By the Book: Grover Cleveland
The first year of a new president’s first term is always a crucible. But often it’s only in hindsight, within the carefully considered pages of an authoritative presidential biography, that the full measure of that first year can be taken. In this new series on the best presidential biographies, Miller Center presidential scholars and experts recommend the ones most worth reading.
Grover Cleveland is remember more about being the only president to serve two nonconsecutive terms and having a premarital affair and supporting a child from that affair, than his own policies. Cleveland served in a rapidly changing period of the 1890s as the Democratic Party was tearing itself apart. Scholars tend to see Cleveland exerting executive independence from Congress as he used the veto and executive privilege.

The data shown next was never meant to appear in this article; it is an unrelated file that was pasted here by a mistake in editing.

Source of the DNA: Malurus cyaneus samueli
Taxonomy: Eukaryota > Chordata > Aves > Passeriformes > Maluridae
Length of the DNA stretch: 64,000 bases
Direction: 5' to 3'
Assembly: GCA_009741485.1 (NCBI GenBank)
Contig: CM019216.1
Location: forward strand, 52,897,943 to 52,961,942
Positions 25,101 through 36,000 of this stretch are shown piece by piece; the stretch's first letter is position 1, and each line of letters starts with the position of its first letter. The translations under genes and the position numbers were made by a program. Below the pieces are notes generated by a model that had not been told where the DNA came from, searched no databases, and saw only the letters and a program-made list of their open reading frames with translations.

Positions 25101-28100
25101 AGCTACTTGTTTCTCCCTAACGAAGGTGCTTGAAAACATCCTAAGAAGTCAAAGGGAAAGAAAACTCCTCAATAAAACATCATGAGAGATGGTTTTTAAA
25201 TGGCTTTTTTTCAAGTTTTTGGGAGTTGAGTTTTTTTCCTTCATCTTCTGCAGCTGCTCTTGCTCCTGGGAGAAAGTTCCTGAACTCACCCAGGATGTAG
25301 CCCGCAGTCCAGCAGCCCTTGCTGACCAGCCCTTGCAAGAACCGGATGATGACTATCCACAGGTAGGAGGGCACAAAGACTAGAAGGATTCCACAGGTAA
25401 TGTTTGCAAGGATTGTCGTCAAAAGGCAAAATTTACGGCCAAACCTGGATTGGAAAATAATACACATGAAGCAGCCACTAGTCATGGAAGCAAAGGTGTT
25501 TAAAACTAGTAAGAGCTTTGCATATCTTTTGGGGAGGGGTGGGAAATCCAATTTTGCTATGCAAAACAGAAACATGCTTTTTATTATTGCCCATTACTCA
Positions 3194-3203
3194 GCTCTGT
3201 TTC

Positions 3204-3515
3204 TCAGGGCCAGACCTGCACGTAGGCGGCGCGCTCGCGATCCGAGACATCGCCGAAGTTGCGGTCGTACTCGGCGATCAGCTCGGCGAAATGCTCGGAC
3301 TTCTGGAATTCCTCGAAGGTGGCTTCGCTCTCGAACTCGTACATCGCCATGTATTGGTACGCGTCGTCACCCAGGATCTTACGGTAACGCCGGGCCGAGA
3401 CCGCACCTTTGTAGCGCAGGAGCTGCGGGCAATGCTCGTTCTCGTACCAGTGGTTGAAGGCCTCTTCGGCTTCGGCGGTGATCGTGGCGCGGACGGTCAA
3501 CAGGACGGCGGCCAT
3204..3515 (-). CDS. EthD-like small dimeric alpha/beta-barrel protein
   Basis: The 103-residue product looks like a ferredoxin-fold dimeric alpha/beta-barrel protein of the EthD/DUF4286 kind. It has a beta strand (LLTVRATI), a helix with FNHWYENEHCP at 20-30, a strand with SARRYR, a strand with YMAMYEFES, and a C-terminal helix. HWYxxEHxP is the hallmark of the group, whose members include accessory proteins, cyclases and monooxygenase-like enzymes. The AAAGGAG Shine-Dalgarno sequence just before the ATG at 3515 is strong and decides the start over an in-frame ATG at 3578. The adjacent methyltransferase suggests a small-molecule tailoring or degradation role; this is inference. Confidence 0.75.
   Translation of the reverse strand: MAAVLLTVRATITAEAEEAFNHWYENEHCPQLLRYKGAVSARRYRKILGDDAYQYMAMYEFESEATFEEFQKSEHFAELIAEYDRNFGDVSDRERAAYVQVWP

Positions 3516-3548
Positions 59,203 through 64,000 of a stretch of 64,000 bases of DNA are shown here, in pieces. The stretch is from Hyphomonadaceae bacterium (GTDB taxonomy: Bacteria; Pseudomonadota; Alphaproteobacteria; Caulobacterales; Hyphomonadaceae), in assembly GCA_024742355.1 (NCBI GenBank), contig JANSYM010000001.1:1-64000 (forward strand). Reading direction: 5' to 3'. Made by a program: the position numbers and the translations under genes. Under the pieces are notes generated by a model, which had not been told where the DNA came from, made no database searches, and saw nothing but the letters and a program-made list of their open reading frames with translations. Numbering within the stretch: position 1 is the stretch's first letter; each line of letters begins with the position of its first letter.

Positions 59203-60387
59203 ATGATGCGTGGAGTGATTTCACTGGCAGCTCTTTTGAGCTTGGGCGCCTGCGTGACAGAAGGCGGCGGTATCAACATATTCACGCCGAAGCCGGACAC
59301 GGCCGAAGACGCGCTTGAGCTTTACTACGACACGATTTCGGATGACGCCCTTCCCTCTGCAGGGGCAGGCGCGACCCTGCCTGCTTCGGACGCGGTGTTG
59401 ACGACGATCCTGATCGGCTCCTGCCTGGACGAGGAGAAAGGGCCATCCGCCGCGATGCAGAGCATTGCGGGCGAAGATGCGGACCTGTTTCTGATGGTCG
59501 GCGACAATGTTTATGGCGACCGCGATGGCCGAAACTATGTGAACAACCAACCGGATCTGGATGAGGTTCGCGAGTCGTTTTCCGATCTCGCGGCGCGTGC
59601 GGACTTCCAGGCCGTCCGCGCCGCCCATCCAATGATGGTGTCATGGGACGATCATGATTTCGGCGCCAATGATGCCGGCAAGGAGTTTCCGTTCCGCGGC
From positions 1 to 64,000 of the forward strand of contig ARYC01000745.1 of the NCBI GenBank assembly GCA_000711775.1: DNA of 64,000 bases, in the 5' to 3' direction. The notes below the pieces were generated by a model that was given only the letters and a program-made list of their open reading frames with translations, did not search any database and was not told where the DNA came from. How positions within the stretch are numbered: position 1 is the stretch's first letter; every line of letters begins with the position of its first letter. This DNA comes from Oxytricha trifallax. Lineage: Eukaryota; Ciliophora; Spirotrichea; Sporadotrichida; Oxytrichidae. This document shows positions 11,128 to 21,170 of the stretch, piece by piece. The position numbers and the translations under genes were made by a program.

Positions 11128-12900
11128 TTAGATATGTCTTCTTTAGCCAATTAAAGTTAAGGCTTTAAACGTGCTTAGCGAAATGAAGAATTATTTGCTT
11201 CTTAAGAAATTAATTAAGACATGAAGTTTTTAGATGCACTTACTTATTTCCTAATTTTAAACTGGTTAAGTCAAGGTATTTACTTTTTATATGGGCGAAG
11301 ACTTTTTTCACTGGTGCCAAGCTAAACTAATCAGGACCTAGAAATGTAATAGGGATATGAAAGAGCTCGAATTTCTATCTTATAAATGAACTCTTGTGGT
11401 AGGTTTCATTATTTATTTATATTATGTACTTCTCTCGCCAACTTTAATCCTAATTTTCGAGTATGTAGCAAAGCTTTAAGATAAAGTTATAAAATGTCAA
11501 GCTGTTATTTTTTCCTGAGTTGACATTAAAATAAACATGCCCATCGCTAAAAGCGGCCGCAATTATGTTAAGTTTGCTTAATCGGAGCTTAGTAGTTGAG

After 80 years, Allan Nevins Pulitzer Prize winning work, Grover Cleveland: A Study in Courage, still remains the best scholarly biography on Cleveland. Historian Henry F. Graff has compiled a good, short biography entitled Grover Cleveland that summarizes the important arguments for remembering Cleveland.
Among popular histories, the best is Alyn Brodsky’s Grover Cleveland: A Study in Character.
To get a general political and economic background of the 1890s, read H.W. Brands’ The Reckless Decade: America in the 1890s.
Learn more about Cleveland’s presidency here.